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SEWELL Martun

Martin Sewell is a family solicitor.

Over the years, the state bureaucracy has come up with a multitude of offences and regulatory misdemeanors which serve to tax, inconvenience, and irritate the citizen, causing significant outrage in the process. Park with your wheel outside the designated white line of a parking bay in an empty car park and you will be photographed and fined, though no inconvenience will have been occasioned to anyone. Put your re-cyling bag out early because you are going on holiday and you may be fined.

I am currently having to appeal a penalty imposed by the Inland Revenue because their letter said that I should send a return by a specified date or three months from the date of this letter. Apparently, although the return did not have to be filed, I should have paid the tax before the return was required, though nothing in the correspondence gave the slightest indication that that is what they required.

So I thought -”Don’t get angry – get even!” It is not only financial claims that irritate. We have heard recently of a number of latest instances of the ridiculous application of the Health and Safety Culture. Health and Safety is important but it is about the serious, the real, the dangerous and necessary – not the fanciful or the politically correct.

A children’s sports day was cancelled because of dew on the grass. Schoolgirls were told they could not wear frilly socks lest they trip over them. In perhaps the worst example of cultural insensitivity, an Oxford Council official refused permission for an Eastertide Passion Play because he thought it was a sex show. It makes one wonder if Oxford Council’s diversity training needs an overhaul.

Yet behind these examples there lies both a very significant injustice and a cultural problem. The officials of the State continually and increasingly impose costs and inconveniences on the ordinary members of the public to make their own lives easier and simpler, without any personal responsibility being enforced whatsoever.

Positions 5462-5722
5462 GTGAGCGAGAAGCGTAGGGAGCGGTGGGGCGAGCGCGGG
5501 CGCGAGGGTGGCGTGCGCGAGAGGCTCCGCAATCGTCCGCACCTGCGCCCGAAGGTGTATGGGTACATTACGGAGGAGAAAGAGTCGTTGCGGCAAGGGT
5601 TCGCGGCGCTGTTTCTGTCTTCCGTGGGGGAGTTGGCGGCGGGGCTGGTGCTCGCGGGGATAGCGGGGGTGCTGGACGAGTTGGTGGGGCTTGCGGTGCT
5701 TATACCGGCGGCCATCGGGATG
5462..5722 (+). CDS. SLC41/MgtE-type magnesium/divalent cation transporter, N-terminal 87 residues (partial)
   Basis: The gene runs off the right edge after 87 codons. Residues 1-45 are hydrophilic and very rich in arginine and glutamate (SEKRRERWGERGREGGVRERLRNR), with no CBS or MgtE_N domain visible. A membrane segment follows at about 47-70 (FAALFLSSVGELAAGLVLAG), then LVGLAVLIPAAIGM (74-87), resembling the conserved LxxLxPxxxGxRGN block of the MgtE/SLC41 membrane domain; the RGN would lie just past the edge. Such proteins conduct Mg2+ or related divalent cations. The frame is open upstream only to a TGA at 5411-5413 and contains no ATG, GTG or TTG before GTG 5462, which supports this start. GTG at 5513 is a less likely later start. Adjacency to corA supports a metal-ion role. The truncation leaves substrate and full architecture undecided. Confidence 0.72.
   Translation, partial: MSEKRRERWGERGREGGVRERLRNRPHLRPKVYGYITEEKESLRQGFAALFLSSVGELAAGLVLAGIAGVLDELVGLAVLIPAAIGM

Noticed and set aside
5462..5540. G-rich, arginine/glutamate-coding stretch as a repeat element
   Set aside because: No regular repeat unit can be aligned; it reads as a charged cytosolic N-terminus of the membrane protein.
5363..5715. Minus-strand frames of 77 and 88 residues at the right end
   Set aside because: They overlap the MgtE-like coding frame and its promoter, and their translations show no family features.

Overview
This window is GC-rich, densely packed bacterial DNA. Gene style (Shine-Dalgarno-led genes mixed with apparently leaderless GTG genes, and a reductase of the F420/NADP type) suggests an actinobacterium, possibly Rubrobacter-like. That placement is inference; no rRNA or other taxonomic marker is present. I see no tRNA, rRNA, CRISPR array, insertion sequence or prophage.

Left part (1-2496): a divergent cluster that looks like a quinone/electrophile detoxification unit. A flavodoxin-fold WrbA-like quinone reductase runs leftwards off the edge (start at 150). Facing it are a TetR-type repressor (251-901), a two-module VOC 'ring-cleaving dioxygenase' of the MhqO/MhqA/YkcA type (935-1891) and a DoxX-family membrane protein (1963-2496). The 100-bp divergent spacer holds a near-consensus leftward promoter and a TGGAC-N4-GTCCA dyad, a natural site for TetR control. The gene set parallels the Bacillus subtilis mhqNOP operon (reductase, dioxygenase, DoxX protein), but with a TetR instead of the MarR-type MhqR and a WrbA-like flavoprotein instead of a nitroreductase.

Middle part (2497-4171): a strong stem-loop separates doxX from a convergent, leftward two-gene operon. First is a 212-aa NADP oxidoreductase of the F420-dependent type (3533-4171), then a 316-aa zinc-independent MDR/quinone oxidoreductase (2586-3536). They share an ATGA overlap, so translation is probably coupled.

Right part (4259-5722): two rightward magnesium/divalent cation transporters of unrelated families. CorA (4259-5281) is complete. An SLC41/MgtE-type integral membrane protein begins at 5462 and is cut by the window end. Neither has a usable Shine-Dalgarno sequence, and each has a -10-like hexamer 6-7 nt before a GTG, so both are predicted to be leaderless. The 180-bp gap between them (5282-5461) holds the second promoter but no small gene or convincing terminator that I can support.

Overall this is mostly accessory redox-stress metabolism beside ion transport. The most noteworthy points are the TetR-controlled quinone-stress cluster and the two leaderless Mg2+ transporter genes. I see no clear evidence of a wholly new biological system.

If you are determined enough, you may wring an expression of regret out of some other remote part of the bureaucracy which has letters on the word processor for just that purpose, but there will be no real link to the source of the irritation, no personal telephoned apology and certainly no compensation. This set me thinking.

Before the end of the Coalition, might it be possible to introduce a short Bill in Parliament to raise a modest fine on anyone working in the public sector who fails to act with common sense? Those in the private sector are immediately accountable to the customer who can take his or her custom elsewhere, but sadly we are currently impotent when stuck with public sector jobsworths making daft decisions with no real hope of redress.

I am not proposing anything major. A system rather like the fixed penalty notice for parking would do. Perhaps a £25 fine for an immediate admission to encourage early acknowledgement of error rising to £100 for an unacceptable explanation.

This could be accessed by a simple online form with no more than 150 words of explanation from both complainant and official. The decision could be a summary one with only a handful of Commissioners reading and adjudicating in a rough and ready way. If it is an obvious failure to apply common sense, the fine is levied, if not it is summarily dismissed without appeal. The public are judged in this way all the time. It would not cost a lot and its benefits would soon be apparent.

I am not looking to raise much money with this modest proposal but rather to stimulate a transformation of the official culture. Knowing that a decision might result in direct personal loss, might just occasion our otherwise anonymous and unaccountable officials to pause and ask the simple question: “Am I just being plain bloody silly about this?”

I can’t help thinking that the simple existence of such an offence would yield benefits. Paradoxically, its real success would be measured by how little it was used. Has anyone got a better idea?

21 comments for: Martin Sewell: How about a Public Sector Offence of “Plain Stupidity”?

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